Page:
First published in 1946, All the King's Men was directly influenced by Robert Penn Warren's firsthand experiences with fascism in Benito Mussolini's Italy and radical populism in governor Huey P. Long's Louisiana.
In 1934, in the middle of the...
An influential Southern poet, novelist, literary critic, and multiple winner of the Pulitzer Prize, Robert Penn Warren was recognized throughout his career as one of the foremost men of letters in American literature. Along with contemporaries including William Faulkner and Katherine Anne Porter, Warren is credited with helping activate a modernistic Southern literary renaissance in the 1920s, 30s, and 40s. Later Southern writers, such as fellow Pulitzer Prize winners Harper Lee (To Kill A Mockingbird, in 1961), Eudora Welty (The Optimist's Daughter, in 1973), and John Kennedy Toole (A Confederacy of Dunces, in 1981), were influenced by the works of Warren and others.
Robert Penn Warren was born into a middle-class family in Guthrie, Kentucky, on April 24, 1905. The South remembered that it was merely forty years since the conclusion of the Civil War. As a child, Warren was exceptionally intelligent, and he grew up with a fond appreciation for literature and a vivid knowledge of Southern history.
At 16, Warren enrolled in Vanderbilt University, where he met and befriended a group of highly influential young Southern writers, including Allen Tate, Donald Davidson, and John Crowe Ransom. He and his colleagues founded a literary group called "The Fugitives," which published a small academic magazine called The Fugitive. The magazine became highly influential in its brief period of publication, and the group helped to usher in what would become known as the "New Criticism" mode of literary analysis, which advocated close reading and criticism of only the texts themselves, as opposed to consulting outside sources beyond the poetic whole of a text. Warren and his group went on to found the "Southern Agrarians," a broader organization opposed to the effects of modernism, industrialization, and certain technologies, which they thought were destroying the heritage and values of the South. Warren later attended the University of California, Yale University, and ultimately Oxford University as a Rhodes Scholar, receiving his Bachelor of Letters degree in 1930.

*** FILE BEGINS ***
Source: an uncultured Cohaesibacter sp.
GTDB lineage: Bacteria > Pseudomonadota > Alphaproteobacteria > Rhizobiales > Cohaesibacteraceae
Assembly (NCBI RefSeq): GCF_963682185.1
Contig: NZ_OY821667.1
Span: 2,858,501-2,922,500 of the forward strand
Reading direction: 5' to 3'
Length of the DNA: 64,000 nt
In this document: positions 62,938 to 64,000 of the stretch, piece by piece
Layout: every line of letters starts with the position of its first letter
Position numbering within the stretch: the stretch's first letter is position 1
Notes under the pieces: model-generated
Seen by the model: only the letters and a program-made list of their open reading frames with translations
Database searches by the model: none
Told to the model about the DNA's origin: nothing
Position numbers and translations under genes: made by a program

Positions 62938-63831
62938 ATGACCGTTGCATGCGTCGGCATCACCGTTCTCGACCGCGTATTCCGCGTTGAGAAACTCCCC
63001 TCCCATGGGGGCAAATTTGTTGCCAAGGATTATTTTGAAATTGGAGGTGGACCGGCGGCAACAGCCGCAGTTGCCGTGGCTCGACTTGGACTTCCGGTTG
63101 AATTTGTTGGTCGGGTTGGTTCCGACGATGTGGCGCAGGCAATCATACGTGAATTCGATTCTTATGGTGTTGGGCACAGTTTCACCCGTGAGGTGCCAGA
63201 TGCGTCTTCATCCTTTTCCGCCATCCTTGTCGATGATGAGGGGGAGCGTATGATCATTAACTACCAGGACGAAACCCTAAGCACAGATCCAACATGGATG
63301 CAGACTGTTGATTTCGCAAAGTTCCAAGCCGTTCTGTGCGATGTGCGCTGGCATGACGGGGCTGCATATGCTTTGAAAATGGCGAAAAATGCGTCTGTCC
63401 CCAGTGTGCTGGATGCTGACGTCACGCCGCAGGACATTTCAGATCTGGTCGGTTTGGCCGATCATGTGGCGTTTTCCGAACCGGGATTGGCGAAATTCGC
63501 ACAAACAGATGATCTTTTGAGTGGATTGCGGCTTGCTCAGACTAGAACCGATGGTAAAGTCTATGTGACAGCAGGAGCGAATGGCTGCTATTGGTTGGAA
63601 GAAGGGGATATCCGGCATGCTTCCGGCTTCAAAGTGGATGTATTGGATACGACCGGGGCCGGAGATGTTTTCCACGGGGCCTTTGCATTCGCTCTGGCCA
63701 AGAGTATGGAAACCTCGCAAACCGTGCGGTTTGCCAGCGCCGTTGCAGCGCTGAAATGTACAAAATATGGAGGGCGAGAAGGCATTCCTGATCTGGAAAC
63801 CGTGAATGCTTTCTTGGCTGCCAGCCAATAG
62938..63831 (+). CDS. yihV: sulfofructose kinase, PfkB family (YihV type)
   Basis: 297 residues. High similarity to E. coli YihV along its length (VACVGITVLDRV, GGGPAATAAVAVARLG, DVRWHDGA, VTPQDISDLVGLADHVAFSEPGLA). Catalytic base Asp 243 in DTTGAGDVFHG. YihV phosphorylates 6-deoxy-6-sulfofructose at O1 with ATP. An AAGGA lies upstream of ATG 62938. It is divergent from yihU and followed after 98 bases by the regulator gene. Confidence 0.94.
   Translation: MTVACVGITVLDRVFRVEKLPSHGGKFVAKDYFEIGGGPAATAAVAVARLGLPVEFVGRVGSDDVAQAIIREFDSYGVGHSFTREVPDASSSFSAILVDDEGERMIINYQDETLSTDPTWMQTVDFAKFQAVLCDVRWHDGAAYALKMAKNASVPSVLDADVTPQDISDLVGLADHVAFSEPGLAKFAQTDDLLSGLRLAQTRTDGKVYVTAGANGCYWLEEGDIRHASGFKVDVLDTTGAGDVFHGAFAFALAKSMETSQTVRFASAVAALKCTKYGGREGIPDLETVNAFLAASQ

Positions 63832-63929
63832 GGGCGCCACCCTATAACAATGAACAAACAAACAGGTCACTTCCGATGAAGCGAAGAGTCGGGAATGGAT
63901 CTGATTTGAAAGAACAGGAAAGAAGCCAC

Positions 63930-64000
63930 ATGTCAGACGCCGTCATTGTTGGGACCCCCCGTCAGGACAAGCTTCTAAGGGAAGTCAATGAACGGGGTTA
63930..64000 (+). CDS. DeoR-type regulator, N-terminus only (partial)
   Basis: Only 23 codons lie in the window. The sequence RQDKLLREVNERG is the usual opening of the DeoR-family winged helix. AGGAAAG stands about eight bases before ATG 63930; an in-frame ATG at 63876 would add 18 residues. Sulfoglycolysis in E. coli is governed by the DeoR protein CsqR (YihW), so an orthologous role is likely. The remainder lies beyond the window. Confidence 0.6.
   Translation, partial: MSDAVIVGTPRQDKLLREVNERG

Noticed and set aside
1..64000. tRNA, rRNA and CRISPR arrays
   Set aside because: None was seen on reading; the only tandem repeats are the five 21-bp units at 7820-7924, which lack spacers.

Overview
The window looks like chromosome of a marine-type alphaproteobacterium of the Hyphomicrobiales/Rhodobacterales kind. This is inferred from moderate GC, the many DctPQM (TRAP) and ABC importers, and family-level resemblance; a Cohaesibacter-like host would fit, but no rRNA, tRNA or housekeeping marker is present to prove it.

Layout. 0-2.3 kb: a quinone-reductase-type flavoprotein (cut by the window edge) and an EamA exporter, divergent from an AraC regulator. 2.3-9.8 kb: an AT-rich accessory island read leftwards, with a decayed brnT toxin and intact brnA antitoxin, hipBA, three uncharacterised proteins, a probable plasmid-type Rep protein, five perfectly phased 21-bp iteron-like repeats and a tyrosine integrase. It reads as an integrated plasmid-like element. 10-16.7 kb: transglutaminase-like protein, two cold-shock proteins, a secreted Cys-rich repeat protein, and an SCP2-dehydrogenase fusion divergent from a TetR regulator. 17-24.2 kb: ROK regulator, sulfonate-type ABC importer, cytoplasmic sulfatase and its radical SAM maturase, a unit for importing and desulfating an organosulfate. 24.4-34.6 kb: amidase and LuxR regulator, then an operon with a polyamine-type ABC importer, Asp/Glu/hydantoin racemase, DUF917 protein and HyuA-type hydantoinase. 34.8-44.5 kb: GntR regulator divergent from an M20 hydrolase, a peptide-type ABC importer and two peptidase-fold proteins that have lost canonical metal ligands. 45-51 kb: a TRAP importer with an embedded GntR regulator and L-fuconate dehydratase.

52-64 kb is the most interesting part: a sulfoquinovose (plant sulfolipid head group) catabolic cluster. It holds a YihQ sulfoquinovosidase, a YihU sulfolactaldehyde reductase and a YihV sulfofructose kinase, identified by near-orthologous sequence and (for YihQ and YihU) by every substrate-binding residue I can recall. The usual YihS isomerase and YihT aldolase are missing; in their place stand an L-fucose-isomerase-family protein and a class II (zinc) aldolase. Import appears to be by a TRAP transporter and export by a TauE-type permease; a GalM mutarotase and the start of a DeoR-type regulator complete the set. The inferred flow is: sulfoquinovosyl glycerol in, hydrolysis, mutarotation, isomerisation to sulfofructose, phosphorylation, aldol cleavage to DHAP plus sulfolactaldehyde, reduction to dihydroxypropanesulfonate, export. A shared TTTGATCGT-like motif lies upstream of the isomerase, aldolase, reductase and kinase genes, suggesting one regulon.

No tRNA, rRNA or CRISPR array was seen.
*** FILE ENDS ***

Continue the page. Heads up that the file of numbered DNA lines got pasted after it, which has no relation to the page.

In 1934, at the height of the Great Depression, Warren took a position at Louisiana State University, where he observed firsthand the rise of Huey P. Long in Louisiana. After Long's assassination in 1936, Warren began writing "Proud Flesh," a verse drama about a politician who becomes corrupted by that which he set out to eliminate. In the 1940s, Warren reworked the themes of this piece into the novel All the King's Men, which was published in 1946. The novel was extremely well received, and Warren won the Pulitzer Prize the following year. The first film version of the book came out in 1949, winning several Academy Awards including Best Picture.
Warren continued writing about the South throughout his career, yet no work of his has been quite so popular, enduring, or influential as All the King's Men. He died on September 15, 1989 of cancer.
Robert Penn Warren won three Pulitzer Prizes, one in Fiction in 1947 for All the King's Men and the others in Poetry in 1958 for Promises: Poems 1954-1956 and in 1979 for Now and Then. Warren also served as the United States Poet Laureate twice, first in 1944-45 (when the title was known as "Consultant in Poetry"), then again in 1986-87 (as the first person to serve after the title was changed). In 1980, he was awarded the Presidential Medal of Freedom, and in 2005, a commemorative stamp featuring his portrait and imagery from All the King's Men was released by the U.S. Postal Service.